Ancient Monuments

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Stone hut circle settlement in Clayton Wood on the south west side of Iveson Drive

A Scheduled Monument in Weetwood, Leeds

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Latitude: 53.843 / 53°50'34"N

Longitude: -1.6095 / 1°36'34"W

OS Eastings: 425789.32957

OS Northings: 438594.64059

OS Grid: SE257385

Mapcode National: GBR B22.X6

Mapcode Global: WHC95.7NTS

Entry Name: Stone hut circle settlement in Clayton Wood on the south west side of Iveson Drive

Scheduled Date: 10 October 1980

Last Amended: 19 March 1999

Source: Historic England

Source ID: 1018814

English Heritage Legacy ID: 31527

County: Leeds

Electoral Ward/Division: Weetwood

Built-Up Area: Leeds

Traditional County: Yorkshire

Lieutenancy Area (Ceremonial County): West Yorkshire

Church of England Parish: Ireland Wood St Paul

Church of England Diocese: Leeds


The monument includes an enclosed stone hut circle settlement in Clayton Wood,
between Woodside Quarry and Iveson Drive. It consists of an irregular rubble-
banked enclosure with a probable hut circle at its east corner, and with
rubble and orthostatic field walls attached to it. The enclosure bank is
3m wide and 0.3m high and is made of sandstone rubble. There is a mound of
sandstone rubble at the side of a modern footpath which crosses the enclosure;
this may represent the disturbed remains of an internal division of the
enclosure. The probable hut circle lies at the east corner of the enclosure,
and takes the form of a sub-circular hollow bounded on its south and east
sides by a slight stony bank. Substantial remains of prehistoric field walls
are attached to the north and east sides of the enclosure. These are formed of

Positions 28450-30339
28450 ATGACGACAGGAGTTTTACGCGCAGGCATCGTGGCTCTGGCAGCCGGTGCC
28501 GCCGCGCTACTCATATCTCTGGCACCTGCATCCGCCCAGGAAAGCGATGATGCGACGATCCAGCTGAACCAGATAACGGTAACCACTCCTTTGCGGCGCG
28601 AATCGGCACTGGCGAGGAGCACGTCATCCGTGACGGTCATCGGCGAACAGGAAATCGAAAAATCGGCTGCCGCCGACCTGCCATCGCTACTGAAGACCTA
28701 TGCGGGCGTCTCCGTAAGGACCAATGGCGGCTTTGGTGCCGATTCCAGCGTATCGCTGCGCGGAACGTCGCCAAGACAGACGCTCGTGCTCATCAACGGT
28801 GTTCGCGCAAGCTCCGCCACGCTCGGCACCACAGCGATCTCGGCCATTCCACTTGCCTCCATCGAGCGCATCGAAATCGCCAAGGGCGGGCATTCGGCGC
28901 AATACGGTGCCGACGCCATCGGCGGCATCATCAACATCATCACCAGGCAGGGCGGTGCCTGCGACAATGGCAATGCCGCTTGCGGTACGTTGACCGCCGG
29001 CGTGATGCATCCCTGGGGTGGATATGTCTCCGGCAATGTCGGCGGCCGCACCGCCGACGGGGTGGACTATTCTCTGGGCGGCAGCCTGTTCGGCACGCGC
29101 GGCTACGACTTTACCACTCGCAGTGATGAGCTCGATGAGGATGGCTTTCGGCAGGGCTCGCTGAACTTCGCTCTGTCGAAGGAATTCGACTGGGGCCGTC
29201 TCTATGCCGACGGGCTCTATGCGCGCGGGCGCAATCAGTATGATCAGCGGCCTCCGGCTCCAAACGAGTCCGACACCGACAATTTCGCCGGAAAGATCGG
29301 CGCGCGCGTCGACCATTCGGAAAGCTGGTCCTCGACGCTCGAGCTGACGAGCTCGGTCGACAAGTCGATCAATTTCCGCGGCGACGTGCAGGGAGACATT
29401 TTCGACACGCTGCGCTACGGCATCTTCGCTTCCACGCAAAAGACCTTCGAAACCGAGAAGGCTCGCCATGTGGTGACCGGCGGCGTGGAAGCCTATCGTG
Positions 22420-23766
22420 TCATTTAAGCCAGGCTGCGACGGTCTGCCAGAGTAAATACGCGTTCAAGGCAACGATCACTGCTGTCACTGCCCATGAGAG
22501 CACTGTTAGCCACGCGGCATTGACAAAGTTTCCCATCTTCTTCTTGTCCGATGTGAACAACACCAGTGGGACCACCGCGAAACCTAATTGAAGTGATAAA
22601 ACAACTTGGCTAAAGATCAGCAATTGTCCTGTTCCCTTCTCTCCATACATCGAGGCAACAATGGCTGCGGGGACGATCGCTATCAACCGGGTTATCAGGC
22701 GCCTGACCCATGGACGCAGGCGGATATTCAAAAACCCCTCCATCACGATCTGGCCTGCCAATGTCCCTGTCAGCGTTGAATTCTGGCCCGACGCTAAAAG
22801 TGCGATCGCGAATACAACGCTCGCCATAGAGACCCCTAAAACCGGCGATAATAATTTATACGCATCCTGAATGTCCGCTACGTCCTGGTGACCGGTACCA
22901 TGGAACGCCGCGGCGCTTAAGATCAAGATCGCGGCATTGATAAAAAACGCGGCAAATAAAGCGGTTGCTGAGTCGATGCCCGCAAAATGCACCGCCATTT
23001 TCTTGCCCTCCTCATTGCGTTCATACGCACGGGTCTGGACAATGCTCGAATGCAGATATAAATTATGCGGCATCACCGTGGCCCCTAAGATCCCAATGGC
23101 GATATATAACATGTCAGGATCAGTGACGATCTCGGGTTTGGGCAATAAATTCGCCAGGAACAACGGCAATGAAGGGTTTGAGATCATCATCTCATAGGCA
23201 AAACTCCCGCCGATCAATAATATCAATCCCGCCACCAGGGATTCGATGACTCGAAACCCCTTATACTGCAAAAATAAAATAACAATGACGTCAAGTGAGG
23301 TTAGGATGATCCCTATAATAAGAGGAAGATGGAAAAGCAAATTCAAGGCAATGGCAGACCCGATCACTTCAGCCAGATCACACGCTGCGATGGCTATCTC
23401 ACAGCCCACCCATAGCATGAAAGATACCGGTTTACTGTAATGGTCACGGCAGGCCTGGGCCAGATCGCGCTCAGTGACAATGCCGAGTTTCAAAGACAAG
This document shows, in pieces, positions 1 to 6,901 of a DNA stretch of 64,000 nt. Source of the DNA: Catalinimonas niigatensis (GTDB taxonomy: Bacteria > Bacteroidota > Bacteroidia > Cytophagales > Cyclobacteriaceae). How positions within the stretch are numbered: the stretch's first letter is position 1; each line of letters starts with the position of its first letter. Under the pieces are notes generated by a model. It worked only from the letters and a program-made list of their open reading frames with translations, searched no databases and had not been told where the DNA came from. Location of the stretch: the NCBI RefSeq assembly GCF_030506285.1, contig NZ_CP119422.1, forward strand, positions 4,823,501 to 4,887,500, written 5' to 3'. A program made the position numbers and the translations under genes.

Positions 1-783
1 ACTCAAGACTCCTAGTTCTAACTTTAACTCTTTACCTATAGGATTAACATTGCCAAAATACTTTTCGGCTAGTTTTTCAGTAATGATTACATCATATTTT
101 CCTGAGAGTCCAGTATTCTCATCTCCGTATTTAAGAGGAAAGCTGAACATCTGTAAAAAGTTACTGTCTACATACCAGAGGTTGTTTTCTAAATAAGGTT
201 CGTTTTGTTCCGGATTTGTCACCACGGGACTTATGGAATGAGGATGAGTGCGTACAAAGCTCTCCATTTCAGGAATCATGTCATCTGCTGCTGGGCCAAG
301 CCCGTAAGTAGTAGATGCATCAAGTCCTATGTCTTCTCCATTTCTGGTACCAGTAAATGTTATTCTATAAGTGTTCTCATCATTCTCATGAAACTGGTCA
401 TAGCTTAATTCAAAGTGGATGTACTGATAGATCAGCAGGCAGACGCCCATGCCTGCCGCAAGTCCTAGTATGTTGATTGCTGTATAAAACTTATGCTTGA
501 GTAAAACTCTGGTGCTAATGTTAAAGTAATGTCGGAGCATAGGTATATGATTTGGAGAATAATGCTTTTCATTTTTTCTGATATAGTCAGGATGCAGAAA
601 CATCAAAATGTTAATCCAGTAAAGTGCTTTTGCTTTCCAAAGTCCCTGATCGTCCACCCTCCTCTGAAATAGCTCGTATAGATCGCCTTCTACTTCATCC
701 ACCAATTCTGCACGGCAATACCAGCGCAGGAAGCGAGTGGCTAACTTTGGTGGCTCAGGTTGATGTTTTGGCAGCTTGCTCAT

rubble, 3m wide, faced on both sides with orthostats. Additional, less
distinct, prehistoric field boundaries are visible west of the enclosure, from
which stone may have been removed to build modern walls such as the wall on
the west edge of the monument, and these are also included in the scheduling.

The site of the monument is shown on the attached map extract.

Source: Historic England

Reasons for Scheduling

Stone hut circles and hut circle settlements were the dwelling places of
prehistoric farmers. Most date from the Bronze Age (c.2000-700 BC). The stone-
based round-houses consist of low walls or banks enclosing a circular floor
area; the remains of the turf, thatch or heather roofs are not preserved. The
huts may occur singly or in small or large groups and may lie in the open or
be enclosed by a bank of earth or stone. Frequently traces of their associated
field systems may be found immediately around them. These may be indicated by
areas of clearance cairns and/or the remains of field walls and other
enclosures. The longevity of use of hut circle settlements and their
relationship with other monument types provides important information on the
diversity of social organisation and farming practices amongst prehistoric
communities. They are particularly representative of their period and a
substantial proportion of surviving examples are considered worthy of

The stone hut circle settlement in Clayton Wood survives well. It is part of a
wider area of prehistoric settlement which includes the stone hut circle
settlement in Iveson Wood nearby, the subject of a separate scheduling.

Source: Historic England

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